Where do you get your news?
Now think about where your parents – or grandparents – got theirs. The answers are likely very different. My parents watched the local TV evening news, followed by a national broadcast. Each morning, my dad brought in the Charleston Post & Courier from our driveway. The Sunday morning edition was a particular treat, calling for at least an hour of reading and a cup of coffee. Today, I continue that one part of the tradition my parents set – although for me, the Sunday New York Times is the paper of choice, which in turn calls for significantly more coffee.
Among my friends and co-workers, even the reading of a Sunday newspaper – made of paper – makes me a bit of an anomaly. With the explosion of digital mediums and channels, along with the increasing time we all spend on social networks and in front of a screen (laptop, tablet or smartphone), where, how and from what source we get our news has undergone a tectonic shift.
On the surface, this should be a great thing. We have the world at our fingertips. The availability of news and information should be making us more informed. But is it? The flip side of this wealth of information includes digital overload, leading many to curb the influx of information by narrowing our sources. Facebook friends, RSS feeds and even our own Google searches can limit our exposure to news and views unlike our own. And in this era of extreme content customization, efforts to manage the clutter may be preventing your audience from hearing your story.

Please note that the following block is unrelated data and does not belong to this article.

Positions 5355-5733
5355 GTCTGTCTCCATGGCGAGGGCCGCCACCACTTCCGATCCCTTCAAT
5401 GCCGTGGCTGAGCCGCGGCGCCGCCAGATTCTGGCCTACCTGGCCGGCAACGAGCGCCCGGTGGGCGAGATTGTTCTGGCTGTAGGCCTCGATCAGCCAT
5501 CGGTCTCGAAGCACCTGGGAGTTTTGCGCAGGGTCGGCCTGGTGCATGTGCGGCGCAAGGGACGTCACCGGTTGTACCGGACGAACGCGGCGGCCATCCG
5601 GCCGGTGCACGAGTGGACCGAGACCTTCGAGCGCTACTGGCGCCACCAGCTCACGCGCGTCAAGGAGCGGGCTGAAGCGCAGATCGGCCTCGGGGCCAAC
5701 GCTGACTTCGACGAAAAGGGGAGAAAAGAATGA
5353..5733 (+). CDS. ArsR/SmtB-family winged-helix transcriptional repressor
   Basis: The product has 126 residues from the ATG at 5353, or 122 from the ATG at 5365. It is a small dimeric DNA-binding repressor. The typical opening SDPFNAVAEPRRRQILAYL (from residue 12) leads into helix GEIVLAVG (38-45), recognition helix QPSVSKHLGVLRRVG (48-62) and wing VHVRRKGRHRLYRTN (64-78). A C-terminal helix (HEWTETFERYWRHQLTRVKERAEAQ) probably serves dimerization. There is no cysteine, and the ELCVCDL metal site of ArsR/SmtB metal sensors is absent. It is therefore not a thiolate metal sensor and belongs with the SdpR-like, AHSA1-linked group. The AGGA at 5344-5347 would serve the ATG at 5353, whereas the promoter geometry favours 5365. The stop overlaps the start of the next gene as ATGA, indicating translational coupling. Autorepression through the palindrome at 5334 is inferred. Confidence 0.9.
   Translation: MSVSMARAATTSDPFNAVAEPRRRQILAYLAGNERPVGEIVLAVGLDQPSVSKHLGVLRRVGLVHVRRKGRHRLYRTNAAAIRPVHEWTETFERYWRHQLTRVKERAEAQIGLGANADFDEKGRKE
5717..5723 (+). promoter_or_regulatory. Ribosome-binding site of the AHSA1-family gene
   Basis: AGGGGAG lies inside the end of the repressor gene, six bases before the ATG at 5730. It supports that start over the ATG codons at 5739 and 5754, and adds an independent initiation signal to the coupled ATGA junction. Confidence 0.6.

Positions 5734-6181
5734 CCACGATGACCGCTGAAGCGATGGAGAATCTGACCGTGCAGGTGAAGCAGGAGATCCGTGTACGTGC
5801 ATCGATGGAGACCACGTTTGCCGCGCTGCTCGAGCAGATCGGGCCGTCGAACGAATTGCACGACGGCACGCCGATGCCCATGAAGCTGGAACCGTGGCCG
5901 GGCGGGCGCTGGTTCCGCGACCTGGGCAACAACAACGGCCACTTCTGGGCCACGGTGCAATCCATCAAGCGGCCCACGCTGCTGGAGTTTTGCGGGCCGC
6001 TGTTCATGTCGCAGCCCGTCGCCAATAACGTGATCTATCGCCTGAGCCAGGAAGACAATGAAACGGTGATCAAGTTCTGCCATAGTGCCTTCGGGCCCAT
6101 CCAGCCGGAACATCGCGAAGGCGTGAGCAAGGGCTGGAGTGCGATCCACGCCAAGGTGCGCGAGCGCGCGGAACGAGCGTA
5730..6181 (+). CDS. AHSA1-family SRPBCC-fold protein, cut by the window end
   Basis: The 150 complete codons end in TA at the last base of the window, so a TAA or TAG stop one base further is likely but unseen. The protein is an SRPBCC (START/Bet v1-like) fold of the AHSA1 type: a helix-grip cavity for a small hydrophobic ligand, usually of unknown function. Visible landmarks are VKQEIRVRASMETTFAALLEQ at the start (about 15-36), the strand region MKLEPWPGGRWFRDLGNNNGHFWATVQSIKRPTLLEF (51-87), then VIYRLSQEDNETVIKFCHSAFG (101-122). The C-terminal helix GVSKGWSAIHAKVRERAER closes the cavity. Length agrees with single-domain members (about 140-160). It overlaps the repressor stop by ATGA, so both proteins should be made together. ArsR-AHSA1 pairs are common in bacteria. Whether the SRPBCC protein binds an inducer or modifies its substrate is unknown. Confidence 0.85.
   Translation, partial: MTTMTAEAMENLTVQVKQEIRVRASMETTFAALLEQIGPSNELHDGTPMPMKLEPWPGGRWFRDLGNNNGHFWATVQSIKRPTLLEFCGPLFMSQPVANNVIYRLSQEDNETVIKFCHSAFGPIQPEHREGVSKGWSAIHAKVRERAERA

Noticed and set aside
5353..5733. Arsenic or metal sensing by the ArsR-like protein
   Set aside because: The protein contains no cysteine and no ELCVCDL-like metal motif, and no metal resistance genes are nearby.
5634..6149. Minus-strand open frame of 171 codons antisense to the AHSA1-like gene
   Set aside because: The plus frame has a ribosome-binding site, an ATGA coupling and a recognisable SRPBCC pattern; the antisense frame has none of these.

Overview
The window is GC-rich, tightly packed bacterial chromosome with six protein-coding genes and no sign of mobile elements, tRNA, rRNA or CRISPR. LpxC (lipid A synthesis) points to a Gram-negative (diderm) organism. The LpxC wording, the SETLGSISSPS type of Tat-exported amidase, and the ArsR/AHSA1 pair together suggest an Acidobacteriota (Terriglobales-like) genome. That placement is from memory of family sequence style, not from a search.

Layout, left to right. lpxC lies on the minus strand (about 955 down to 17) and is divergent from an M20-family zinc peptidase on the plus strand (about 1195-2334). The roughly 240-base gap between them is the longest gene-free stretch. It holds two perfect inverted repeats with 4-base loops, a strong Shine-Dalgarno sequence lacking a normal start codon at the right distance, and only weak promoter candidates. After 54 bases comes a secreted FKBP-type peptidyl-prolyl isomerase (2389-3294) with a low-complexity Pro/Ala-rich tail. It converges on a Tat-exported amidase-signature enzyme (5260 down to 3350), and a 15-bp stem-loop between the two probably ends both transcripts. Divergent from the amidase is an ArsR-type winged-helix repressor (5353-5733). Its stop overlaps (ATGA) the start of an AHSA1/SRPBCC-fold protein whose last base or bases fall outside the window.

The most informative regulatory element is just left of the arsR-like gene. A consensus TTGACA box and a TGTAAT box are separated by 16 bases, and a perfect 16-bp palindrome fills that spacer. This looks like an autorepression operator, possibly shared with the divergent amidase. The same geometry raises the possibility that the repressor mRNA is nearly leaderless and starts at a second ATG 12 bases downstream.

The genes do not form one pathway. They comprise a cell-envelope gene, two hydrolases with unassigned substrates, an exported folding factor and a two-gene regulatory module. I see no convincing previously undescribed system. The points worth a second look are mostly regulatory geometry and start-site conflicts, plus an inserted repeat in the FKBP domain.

In our latest white paper, we take a look at the “Paradox of Personalization,” (.pdf) how these factors can play into the reach and impact of information reaching the public, and the implications for the PR and marketing efforts of companies and organizations.
Take a look, and let us know: do you feel better informed because of the instant access to news and information, or is personalization limiting your exposure to messages you might otherwise have heard?